For tickets and more information click here.pumpboys

Pittsburgh CLO takes us on a fun all-American road trip of southern-fried rock, rhythm and blues with Pump Boys and Dinettes at the CLO Cabaret, which runs January 26th to April 15th.

Two friends wrote the musical about their experience working in New York’s restaurant scene. The ensemble of six friends sings of joy and heartbreak while they play away on a variety of musical instruments just shy of the kitchen sink in this Tony nominated musical.

Tickets are available now, for more information click here.

The Carnegie Mellon School of Ragtime-JPEGDrama, subscription series presents Ragtime,
based on E.L. Doctorow’s acclaimed 1975 book.  The story is a window to many cultural and social classes and with a discerning eye addresses race, economic disparity and immigration.

This is a story of opportunity and oppression, Ragtime reflects on the limitations of justice, hope for the future, and humanity’s interconnectivity; ideas as important today as they were 100 years ago.

Director Tom’e Cousin says “Ragtime had always been on the list to try and do.  It just happened that this years seniors are a great fit with a few additional roles to be played by juniors.  The work is extremely timely but that was not planned.”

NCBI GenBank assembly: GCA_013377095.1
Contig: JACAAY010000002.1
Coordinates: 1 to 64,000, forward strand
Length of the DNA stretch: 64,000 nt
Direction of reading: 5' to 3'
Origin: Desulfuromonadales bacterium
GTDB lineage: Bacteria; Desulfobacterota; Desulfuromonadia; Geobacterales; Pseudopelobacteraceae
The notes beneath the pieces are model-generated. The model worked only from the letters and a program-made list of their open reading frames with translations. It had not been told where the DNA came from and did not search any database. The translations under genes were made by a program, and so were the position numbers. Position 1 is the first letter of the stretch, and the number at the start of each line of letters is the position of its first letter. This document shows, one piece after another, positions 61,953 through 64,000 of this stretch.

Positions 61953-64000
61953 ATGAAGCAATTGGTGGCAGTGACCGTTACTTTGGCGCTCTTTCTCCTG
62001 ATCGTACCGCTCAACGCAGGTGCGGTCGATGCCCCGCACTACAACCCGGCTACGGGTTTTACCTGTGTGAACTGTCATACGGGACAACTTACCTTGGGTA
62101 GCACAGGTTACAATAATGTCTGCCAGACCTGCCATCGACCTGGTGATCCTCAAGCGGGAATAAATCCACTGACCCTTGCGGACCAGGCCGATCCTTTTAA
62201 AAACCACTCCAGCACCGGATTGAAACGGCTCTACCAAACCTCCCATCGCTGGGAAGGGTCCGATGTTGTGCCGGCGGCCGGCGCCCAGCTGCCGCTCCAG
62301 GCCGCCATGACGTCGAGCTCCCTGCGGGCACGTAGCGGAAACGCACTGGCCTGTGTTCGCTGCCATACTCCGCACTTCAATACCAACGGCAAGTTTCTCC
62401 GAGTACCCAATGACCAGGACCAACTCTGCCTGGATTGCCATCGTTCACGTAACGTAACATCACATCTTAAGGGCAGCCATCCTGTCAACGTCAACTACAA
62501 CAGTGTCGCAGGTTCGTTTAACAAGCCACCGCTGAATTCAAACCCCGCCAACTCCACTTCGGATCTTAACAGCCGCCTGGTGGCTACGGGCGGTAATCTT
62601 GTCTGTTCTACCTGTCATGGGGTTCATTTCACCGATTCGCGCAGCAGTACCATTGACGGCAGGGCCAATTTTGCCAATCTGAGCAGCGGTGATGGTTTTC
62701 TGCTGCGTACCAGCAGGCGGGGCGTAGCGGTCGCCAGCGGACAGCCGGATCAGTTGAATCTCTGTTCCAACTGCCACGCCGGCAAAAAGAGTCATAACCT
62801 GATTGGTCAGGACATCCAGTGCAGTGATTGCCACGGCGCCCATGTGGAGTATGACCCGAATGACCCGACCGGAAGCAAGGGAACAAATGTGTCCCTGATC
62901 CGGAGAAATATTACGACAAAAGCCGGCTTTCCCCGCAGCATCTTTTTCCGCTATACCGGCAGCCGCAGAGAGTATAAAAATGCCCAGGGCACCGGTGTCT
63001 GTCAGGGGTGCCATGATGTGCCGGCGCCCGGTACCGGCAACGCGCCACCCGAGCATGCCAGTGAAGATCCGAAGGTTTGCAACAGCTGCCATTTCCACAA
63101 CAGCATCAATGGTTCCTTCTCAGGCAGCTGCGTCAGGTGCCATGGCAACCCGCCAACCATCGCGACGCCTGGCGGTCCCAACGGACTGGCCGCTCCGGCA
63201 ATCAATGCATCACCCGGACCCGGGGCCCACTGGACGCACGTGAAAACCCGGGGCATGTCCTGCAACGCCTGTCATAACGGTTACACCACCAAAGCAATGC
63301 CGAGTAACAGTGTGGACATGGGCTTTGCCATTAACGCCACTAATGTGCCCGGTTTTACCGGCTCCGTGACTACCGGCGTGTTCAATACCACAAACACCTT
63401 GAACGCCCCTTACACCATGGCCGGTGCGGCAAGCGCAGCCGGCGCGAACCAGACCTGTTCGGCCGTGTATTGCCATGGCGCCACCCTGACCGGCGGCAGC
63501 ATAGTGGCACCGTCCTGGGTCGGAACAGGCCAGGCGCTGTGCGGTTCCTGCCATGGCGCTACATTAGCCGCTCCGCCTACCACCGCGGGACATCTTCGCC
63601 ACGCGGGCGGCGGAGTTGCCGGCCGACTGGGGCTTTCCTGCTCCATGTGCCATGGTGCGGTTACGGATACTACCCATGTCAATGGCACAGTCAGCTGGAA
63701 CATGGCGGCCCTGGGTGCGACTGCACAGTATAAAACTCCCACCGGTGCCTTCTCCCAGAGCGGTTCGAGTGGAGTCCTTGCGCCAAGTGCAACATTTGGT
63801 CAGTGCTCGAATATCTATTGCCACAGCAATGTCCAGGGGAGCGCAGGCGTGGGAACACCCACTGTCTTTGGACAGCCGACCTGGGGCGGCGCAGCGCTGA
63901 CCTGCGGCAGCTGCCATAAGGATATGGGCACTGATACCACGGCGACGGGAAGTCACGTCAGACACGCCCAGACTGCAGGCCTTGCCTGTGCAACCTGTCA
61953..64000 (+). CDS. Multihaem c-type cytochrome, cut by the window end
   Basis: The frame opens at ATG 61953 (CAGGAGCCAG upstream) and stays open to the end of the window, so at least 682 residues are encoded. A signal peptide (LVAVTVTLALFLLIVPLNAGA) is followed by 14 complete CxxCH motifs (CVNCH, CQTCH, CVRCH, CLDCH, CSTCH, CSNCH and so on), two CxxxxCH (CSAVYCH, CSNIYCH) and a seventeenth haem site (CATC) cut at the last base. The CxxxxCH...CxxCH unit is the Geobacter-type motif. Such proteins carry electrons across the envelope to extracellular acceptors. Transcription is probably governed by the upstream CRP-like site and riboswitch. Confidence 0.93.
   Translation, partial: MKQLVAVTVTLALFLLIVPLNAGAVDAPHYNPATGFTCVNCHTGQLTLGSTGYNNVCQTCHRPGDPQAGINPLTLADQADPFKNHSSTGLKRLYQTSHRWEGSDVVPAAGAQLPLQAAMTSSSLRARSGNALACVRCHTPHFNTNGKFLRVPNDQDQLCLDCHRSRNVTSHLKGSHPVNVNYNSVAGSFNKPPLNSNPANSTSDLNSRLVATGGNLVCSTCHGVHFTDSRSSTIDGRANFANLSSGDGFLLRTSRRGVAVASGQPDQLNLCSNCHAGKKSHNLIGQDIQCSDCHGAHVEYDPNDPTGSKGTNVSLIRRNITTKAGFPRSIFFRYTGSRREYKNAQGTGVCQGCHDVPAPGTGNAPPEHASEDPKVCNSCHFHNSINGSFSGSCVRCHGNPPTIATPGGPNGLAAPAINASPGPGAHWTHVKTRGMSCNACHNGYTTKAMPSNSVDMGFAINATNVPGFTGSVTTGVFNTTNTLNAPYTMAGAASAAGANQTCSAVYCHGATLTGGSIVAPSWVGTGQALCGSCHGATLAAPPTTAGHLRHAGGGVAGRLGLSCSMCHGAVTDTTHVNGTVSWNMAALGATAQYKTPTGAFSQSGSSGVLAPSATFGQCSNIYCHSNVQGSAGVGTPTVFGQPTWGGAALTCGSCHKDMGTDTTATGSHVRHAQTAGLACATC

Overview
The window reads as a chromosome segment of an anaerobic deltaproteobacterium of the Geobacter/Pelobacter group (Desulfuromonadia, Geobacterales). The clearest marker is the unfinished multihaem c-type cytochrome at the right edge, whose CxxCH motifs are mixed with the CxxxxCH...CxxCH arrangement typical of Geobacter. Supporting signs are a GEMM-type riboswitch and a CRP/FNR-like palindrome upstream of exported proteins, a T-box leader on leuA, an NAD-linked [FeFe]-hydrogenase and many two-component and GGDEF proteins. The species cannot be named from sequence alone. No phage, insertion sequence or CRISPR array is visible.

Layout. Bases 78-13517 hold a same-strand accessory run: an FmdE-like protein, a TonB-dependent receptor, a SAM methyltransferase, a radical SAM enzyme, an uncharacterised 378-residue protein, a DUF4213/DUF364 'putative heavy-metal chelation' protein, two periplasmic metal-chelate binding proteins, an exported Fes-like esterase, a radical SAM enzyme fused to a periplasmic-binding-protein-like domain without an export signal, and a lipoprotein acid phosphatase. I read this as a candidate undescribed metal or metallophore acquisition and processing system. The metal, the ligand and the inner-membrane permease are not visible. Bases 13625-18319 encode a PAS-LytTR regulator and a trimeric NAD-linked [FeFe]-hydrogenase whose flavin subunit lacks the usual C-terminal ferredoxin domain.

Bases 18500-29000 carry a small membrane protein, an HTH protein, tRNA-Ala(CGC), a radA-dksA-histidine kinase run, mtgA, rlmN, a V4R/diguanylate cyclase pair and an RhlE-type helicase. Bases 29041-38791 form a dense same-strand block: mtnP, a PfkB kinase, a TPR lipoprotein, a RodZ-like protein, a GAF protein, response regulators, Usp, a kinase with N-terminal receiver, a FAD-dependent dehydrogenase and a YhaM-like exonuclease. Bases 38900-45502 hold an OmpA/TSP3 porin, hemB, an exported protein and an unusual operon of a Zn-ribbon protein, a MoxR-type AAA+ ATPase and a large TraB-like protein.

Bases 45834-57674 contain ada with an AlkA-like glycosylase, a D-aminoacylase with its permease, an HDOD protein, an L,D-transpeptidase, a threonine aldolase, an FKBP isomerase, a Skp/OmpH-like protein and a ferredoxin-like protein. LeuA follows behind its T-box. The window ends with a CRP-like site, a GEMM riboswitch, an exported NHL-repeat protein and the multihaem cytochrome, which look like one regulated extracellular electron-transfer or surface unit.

“Ragtime is a new American classic and given the highly charged political and social comments embedded within CMU’s high caliber performances are not to be missed. I personally have a creative reputation for unique interpretations and original concepts.”

Ragtime runs at The Philip Chosky Theater on the CMU campus February 23rd to March 4th.

Tickets and more information can be found here. 

cabaretSplit Stage in Westmoreland county presents the multiple Tony award wining Cabaret at the newly restored Lamp Theatre in Irwin, co-directed by Nate Newell and Rob Jessup

Cabaret takes place in Berlin at the seedy Kit Kat Klub as the Nazis are rising to power.  It revolves around the relationship of an American writer and a young cabaret singer just as alarming political developments take hold in pre-WWII Germany.

When asked Why Cabaret?  Co-Director and Split Stage Co-Founder Rob Jessup said  “The decision to produce Cabaret is very relevant now with the election and current political climate.  There is an opportunity to shape our production to create the desired impact for today.”

While this musical was first produced on Broadway in 1966, Rob promises his Cabaret will “be much more topical & gritty: and will have a more “beat up and weathered look” than the recent revivals. Sally the English singer will be more “stark and grounded having been through the ringer….the Lamp Theatre is the perfect venue for our Cabaret.”